A KIERKEGAARDIAN LOOK AT MODERN APOLOGETICS: A Book Review of The End of Apologetics by Myron Penner
The End of Apologetics: Christian Witness in a Postmodern Context. Myron Bradley Penner. Grand Rapids, MI: Baker Academic, 2013. 180 pp. $16.60. ISBN 978-0-8010-3598-2.
Christian apologetics, broadly defined, is the defense of the truth of Christianity. In this definition there are three terms that need further elaboration: defense, truth, and Christianity. The vast majority of faithful Christian witnesses throughout the history of the Christian church have understood this definition of Christian apologetics as referring to the demonstration (in action and speech) of the truth (broadly understood as the notion that the truth claims of Christianity, which include claims that can be analysed by the historian, archaeologist, theologian and philosopher, when put to the test will be found to accurately reflect both past history and present reality) of Christianity (the sum total of beliefs that are believed by Christians and which affect their lives, intellects and understanding of the world).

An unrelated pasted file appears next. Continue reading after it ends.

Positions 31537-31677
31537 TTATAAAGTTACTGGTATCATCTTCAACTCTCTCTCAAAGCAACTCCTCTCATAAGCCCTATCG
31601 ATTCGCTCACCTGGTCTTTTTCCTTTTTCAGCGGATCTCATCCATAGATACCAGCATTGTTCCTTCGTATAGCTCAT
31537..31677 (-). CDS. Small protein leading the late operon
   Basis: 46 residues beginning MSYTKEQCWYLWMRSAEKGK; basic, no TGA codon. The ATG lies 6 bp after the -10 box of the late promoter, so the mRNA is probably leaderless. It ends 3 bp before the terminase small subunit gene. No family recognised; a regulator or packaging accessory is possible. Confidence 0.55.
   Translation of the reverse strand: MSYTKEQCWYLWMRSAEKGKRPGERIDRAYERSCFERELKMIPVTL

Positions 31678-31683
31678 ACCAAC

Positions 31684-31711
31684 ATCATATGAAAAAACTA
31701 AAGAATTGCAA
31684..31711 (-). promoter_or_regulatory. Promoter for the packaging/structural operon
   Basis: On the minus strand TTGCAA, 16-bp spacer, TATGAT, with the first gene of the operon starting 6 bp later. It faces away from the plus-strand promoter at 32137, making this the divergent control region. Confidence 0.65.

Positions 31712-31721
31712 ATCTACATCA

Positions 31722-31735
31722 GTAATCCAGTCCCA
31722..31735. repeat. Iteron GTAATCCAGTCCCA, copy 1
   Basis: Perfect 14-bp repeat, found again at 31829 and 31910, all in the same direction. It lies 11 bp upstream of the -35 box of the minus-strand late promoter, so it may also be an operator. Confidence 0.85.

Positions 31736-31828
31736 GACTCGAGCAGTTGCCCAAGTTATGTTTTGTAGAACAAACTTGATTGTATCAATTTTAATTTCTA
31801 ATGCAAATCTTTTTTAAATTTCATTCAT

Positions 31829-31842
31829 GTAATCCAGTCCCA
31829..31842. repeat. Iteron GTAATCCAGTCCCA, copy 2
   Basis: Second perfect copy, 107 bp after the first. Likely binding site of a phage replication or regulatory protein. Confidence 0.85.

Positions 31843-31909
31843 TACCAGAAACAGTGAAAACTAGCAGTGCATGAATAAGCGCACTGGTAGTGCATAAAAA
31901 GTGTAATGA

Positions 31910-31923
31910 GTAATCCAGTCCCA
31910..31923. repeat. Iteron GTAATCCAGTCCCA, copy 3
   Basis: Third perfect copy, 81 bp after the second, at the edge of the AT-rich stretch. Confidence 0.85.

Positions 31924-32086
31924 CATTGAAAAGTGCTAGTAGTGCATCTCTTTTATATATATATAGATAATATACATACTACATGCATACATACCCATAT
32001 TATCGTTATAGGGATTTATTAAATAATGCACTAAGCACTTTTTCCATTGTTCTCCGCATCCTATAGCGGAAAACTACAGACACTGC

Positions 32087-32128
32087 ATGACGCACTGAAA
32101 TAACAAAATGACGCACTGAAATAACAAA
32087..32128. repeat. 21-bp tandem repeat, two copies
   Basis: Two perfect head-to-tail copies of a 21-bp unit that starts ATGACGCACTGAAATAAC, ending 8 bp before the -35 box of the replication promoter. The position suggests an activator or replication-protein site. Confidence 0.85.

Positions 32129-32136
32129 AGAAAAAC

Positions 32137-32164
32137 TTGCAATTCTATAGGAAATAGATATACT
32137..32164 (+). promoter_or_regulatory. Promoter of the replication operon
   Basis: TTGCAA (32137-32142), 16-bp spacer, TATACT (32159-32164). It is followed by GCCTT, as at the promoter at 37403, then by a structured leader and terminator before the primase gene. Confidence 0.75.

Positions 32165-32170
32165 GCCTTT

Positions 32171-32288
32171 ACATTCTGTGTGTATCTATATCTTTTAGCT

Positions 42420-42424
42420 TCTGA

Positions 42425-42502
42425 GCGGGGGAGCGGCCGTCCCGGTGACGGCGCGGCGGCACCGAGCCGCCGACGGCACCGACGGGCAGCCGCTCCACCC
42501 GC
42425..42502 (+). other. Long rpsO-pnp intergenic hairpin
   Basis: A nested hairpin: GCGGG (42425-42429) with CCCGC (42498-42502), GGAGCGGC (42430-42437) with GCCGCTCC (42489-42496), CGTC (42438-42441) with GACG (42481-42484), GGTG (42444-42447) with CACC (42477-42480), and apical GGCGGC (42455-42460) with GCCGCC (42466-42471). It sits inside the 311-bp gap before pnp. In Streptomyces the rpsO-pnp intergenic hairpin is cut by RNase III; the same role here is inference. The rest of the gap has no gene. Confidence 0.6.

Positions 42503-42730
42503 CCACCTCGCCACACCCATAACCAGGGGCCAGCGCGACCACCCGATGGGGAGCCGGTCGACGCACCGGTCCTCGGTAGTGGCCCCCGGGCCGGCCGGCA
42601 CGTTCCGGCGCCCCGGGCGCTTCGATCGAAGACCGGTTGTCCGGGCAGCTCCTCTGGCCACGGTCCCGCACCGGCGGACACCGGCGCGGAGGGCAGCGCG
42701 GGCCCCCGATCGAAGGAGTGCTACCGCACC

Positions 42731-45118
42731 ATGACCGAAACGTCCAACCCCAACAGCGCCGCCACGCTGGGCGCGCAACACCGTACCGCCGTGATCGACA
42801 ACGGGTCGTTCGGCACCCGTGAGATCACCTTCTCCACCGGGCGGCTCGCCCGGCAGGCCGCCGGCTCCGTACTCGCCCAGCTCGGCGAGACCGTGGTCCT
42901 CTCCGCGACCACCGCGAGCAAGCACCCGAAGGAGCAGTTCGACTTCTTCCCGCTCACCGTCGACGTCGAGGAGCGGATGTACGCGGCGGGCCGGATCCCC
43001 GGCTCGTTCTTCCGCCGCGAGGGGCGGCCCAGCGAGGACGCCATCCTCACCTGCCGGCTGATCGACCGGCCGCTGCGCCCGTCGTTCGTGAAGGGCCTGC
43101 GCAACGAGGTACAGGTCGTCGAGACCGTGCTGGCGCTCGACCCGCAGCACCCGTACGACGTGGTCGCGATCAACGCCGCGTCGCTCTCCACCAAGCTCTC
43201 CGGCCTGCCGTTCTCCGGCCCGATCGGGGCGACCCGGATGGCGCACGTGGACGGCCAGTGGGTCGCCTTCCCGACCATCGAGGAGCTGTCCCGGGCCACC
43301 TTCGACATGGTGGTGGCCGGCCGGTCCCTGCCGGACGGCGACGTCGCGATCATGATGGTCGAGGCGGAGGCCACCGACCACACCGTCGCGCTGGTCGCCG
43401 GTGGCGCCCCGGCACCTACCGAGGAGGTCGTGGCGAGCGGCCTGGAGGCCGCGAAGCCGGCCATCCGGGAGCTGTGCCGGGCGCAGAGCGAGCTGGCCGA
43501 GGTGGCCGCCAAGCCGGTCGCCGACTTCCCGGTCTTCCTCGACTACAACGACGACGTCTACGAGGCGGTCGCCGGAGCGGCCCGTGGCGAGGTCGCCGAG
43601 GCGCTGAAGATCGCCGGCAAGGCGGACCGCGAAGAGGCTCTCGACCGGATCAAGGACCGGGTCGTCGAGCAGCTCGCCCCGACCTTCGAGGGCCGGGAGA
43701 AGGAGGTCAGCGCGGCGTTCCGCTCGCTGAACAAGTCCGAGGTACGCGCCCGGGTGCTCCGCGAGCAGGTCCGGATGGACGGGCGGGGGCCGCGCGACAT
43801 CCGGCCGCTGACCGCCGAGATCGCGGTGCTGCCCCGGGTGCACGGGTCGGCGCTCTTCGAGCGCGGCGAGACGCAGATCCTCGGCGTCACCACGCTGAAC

It is no secret that both the basic philosophical assumptions that underlie this demonstration, as well as the ways in which this demonstration is carried out, have changed over the years. If we were to put brackets around the various changes we might generally note the methods and assumptions of the early and medieval church (roughly 33-1400s), the methods and assumptions of the modern era (roughly 1400s-1800s), and, more recently, the methods and assumptions of contemporary Christianity (roughly 1800s-now). It should come as no surprise to realize that the different historical divisions of Christian apologetics match, roughly the historical divisions of philosophy and theology. Man is not an island unto himself, and the great thinkers of Christianity – the great theologians, philosophers and apologists – have influenced and been influenced by the other great thinkers that either preceded them or were their contemporaries. One should always be suspicious of someone who says they are not influenced by anybody other than the scriptures. Myron Bradley Penner, working within this broad historical scheme, has written The End of Apologetics because he is convinced that returning to a pre-modern way of understanding Christianity is untenable, the modern understanding of Christianity is riddled with errors, and, therefore, that if Christians are to continue being true witnesses of Christ in our contemporary world, then we must embrace a post-modern understanding of our world and of Christianity. In this book review I will begin by noting the author’s purpose and basic contention, I will then note how he goes about trying to convince us of the truth of his claims. Finally I will give a brief overview of the relative importance, contingent truth and subjective use of the author’s prophetic appeal.